The Yiddish Book Center's

Wexler Oral History Project

A growing collection of in-depth interviews with people of all ages and backgrounds, whose stories about the legacy and changing nature of Yiddish language and culture offer a rich and complex chronicle of Jewish identity.

Dan Opatoshu's Oral History

Dan Opatoshu, grandson of Yiddish novelist and short story writer Joseph (Yosef) Opatoshu, was interviewed by Christa Whitney on March 12, 2014 in Los Angeles, California. Dan, the only grandchild, was very close to his grandfather, who died when he was seven. Opatoshu and his wife Adela, once they came to the United States from Poland, lived in the Bronx and Manhattan and had a little "dacha" in Croton Falls, NY. Every corner of their apartment was filled with books, art, and Judaica. Opatoshu, a member of "Di Yunge," and Adela enjoyed a rich social life and hosted what Dan described as a secular "Shabes tish (Shabbos table)" salon with countless other Yiddish writers, actors and artists. Opatoshu's writing was more erotic, modern and "edgier" than the writing of most of his Yiddish contemporaries. For forty years he wrote a weekly story for "Der tog." He loved to tell his grandson scary stories, which were often set in the Polish woods and featured Dan as protagonist. Dan describes life in their summer bungalow; the Opatoshus and their friends,were sexually adventurous and for many years traded mates with the couple Aaron and Fanya Glanz Leyeles for the summer. Dan describes his grandmother as a seductive, difficult woman; she enjoyed visits from many gentleman callers after she lost her husband and committed suicide when the last one of these died. Opatoshu died of a massive stroke as a relatively young man. Dan was devastated by the loss of his paternal grandfather only six months after that of his maternal grandfather. Many of the famous author's papers, photos and books were given to YIVO, and Dan has inherited the rest. He had no real connection to Yiddish until after twenty years as a screenwriter he pursued a graduate degree and needed to understand source materials written in Yiddish; studying in the summer programs in YIVO and Vilna, he fell in love with the language again. He recently gave a presentation on his grandfather's life and work at a conference in Regensburg. Unfortunately Opatoshu's work is no longer as beloved as that of many of his friends, in part because he did not focus on choosing translators and reviewing their work. Dan feels that this is unfortunate because his grandfather was an excellent historian whose work illuminates the times and places about which he wrote.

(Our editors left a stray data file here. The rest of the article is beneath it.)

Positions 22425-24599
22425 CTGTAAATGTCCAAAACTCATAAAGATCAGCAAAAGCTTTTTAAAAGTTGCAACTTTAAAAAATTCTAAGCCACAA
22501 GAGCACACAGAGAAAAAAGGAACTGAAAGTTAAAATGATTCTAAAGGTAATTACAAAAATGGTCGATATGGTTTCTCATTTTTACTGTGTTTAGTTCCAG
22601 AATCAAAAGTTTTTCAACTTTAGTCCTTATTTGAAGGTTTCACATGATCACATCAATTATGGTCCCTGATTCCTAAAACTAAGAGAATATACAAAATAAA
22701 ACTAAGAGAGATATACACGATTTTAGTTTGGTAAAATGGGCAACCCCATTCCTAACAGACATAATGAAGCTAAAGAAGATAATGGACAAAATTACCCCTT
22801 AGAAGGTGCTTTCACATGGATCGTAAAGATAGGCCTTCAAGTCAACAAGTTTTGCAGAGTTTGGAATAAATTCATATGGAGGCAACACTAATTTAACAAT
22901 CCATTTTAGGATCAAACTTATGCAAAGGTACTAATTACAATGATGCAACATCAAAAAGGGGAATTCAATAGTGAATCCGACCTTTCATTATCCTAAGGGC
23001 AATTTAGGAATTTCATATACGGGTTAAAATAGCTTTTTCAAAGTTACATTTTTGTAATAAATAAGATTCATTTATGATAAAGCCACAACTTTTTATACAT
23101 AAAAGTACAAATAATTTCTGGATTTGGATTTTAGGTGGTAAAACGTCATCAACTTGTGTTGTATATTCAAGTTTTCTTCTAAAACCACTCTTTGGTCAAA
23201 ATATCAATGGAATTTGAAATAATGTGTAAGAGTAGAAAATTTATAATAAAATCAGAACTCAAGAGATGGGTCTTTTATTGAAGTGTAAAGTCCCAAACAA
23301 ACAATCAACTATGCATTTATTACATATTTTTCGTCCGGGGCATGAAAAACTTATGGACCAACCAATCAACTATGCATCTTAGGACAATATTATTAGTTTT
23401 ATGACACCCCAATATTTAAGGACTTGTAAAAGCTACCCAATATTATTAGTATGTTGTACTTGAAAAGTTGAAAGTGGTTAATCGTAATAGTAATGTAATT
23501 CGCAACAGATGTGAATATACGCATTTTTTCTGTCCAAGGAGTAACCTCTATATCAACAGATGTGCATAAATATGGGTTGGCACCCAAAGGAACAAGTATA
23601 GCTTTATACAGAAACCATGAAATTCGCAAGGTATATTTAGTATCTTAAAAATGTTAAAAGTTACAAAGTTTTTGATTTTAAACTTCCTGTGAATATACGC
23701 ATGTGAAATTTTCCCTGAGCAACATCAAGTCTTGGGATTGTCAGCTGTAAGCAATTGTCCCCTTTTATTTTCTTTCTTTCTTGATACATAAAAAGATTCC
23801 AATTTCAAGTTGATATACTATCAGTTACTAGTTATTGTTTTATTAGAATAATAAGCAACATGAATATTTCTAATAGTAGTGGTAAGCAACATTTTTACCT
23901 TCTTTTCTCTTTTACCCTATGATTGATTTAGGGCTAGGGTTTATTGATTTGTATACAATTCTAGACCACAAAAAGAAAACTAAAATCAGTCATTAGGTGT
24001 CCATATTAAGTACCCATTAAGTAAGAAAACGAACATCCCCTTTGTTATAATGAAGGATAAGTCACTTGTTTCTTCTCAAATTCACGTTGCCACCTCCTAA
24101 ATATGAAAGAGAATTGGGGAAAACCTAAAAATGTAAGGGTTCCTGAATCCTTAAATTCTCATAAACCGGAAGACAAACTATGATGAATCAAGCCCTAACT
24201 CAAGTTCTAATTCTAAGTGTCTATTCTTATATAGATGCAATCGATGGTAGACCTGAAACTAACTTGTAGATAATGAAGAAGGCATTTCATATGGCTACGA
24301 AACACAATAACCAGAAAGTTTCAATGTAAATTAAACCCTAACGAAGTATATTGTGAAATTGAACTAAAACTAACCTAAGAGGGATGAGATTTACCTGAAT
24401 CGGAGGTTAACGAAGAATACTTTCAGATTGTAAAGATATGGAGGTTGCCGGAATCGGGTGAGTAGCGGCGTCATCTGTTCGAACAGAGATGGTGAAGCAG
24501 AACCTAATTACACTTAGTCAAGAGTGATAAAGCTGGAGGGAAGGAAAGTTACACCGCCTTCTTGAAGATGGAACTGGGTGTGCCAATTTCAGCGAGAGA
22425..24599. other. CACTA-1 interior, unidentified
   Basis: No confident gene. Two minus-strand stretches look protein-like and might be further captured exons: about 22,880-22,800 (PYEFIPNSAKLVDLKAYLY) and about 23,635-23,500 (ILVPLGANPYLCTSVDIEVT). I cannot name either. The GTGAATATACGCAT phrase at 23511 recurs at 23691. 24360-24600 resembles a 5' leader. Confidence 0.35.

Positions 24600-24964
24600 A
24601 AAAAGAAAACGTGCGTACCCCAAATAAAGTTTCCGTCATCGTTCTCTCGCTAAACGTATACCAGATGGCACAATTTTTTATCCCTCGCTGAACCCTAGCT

This interview was conducted in English.

Dan Opatoshu was born in 1947.

Artifacts related to this oral history